Similarly, § 548 refers to incurrence of an obligation by the debtor, a concept that works much better than a focus on transferring property of the debtor. Whereas the transfer provision implicitly requires the debtor to have had property to transfer in the first instance, the incurrence provision has no similar implication. All that is required is that the debtor, BadCo, incur an obligation that left it insolvent or insufficiently capitalized, a description that fits the treatment of BadCo in a divisive merger to a tee.
For example, in the divisive merger that preceded the LTL Management LLC bankruptcy filing, the BadCo, LTL, was saddled with all of the talc liabilities of OldCo (Old JJCI), an unliquidated liability in the billions of dollars. As part of the same transaction, it was given royalty-producing assets worth enough to cover the anticipated professionals’ fees in the bankruptcy, and certain insurance policies. LTL was also allocated a funding agreement by which both GoodCo (New JJCI) and OldCo’s parent (J&J) were to cover talc liabilities inside or outside bankruptcy, up to the value of OldCo on the date of the divisive merger, provided that certain conditions to use are satisfied. All of OldCo’s other assets (valuable brands and the JJCI name) and other liabilities were allocated to New JJCI. If the talc claims against LTL exceed the value of OldCo, then LTL would be insolvent, and the incurrence of the talc liabilities would be avoidable under § 548.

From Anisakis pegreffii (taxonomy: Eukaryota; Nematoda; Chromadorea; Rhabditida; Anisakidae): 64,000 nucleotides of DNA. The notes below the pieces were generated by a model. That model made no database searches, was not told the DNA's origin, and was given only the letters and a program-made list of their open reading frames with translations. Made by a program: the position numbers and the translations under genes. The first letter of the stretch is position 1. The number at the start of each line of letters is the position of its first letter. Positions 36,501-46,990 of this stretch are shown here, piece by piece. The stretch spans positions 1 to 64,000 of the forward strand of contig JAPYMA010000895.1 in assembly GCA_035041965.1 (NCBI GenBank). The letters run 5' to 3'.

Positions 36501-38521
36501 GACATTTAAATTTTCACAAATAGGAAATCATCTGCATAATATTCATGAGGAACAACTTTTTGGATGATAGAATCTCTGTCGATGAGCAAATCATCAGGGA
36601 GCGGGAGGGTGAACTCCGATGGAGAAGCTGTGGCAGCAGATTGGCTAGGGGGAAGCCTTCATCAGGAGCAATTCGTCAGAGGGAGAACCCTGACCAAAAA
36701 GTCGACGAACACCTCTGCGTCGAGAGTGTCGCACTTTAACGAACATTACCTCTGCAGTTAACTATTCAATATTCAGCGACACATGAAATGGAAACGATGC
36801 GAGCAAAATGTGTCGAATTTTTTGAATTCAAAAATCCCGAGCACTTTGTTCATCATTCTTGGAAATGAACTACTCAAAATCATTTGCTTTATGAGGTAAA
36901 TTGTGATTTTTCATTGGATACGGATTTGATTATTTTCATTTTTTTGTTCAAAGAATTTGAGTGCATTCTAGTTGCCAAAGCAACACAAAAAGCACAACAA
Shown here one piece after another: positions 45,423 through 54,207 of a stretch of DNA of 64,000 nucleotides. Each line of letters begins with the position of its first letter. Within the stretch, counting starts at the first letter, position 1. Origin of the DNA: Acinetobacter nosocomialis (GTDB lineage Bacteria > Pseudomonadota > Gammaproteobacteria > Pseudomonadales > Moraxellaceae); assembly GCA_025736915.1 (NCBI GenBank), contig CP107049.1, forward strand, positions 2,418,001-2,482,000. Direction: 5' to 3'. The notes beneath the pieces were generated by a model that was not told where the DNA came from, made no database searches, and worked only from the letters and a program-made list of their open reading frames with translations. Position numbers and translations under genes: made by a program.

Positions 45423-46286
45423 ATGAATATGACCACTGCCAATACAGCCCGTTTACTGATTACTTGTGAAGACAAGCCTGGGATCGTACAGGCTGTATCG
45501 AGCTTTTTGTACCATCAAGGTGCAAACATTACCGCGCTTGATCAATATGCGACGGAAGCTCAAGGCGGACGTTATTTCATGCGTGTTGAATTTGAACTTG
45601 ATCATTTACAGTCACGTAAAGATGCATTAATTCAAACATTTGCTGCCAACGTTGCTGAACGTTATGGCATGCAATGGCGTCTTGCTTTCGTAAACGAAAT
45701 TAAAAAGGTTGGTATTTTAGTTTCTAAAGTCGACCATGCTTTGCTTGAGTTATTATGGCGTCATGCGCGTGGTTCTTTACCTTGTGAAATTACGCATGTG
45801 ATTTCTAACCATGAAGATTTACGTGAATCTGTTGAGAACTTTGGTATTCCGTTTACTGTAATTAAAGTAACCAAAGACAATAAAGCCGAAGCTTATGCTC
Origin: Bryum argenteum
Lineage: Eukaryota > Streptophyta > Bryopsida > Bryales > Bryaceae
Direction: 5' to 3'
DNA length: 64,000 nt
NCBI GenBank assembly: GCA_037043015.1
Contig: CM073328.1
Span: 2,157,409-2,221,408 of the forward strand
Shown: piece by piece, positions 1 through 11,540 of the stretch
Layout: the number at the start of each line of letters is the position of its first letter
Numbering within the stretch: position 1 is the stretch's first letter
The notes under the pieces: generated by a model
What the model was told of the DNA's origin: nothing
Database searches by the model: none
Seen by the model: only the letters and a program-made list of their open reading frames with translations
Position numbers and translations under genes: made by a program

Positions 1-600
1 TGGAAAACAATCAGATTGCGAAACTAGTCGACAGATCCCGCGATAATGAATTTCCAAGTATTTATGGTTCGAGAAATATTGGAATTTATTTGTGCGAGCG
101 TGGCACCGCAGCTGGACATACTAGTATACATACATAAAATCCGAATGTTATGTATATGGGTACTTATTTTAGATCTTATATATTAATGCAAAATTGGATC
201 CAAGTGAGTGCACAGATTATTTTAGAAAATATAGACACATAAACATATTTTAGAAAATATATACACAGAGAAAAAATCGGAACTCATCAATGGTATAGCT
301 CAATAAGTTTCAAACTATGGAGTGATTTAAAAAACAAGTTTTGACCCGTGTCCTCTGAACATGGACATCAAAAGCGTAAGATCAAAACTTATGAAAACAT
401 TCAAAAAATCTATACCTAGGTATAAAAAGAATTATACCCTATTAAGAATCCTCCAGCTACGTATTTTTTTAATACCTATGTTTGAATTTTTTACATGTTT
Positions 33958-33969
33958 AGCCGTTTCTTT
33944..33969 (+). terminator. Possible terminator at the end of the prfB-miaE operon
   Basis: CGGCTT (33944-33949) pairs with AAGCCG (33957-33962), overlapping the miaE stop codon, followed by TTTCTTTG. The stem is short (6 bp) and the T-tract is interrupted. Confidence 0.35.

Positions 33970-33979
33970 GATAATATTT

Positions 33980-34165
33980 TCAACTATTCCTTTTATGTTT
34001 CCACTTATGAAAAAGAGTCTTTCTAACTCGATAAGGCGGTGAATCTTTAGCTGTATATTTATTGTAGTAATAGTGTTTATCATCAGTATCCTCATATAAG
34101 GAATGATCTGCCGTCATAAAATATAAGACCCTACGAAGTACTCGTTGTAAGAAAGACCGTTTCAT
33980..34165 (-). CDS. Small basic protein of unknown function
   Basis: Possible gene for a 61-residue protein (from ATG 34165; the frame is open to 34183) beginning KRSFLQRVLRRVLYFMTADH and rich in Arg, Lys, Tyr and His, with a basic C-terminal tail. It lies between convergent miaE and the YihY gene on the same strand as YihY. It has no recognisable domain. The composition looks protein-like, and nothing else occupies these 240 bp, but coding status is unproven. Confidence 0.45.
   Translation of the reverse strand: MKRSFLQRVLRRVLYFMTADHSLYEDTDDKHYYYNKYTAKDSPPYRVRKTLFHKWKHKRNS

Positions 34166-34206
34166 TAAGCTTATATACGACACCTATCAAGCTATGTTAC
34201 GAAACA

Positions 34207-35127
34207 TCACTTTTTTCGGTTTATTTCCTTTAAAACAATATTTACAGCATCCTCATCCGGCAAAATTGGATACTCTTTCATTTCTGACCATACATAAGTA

The distinction between transfers and obligations may support a fresh look at § 548, but raises the question of the remedy. The Code’s remedial provision, § 550, deals solely with recovery for the benefit of the bankruptcy estate of any avoided transfers of property; it is not geared toward the incurrence of obligations. But § 550 may not be necessary as a remedial provision regarding incurrence of obligations. Section 548’s language that “[t]he trustee may avoid…any obligation incurred … by the debtor” may itself be all that is necessary.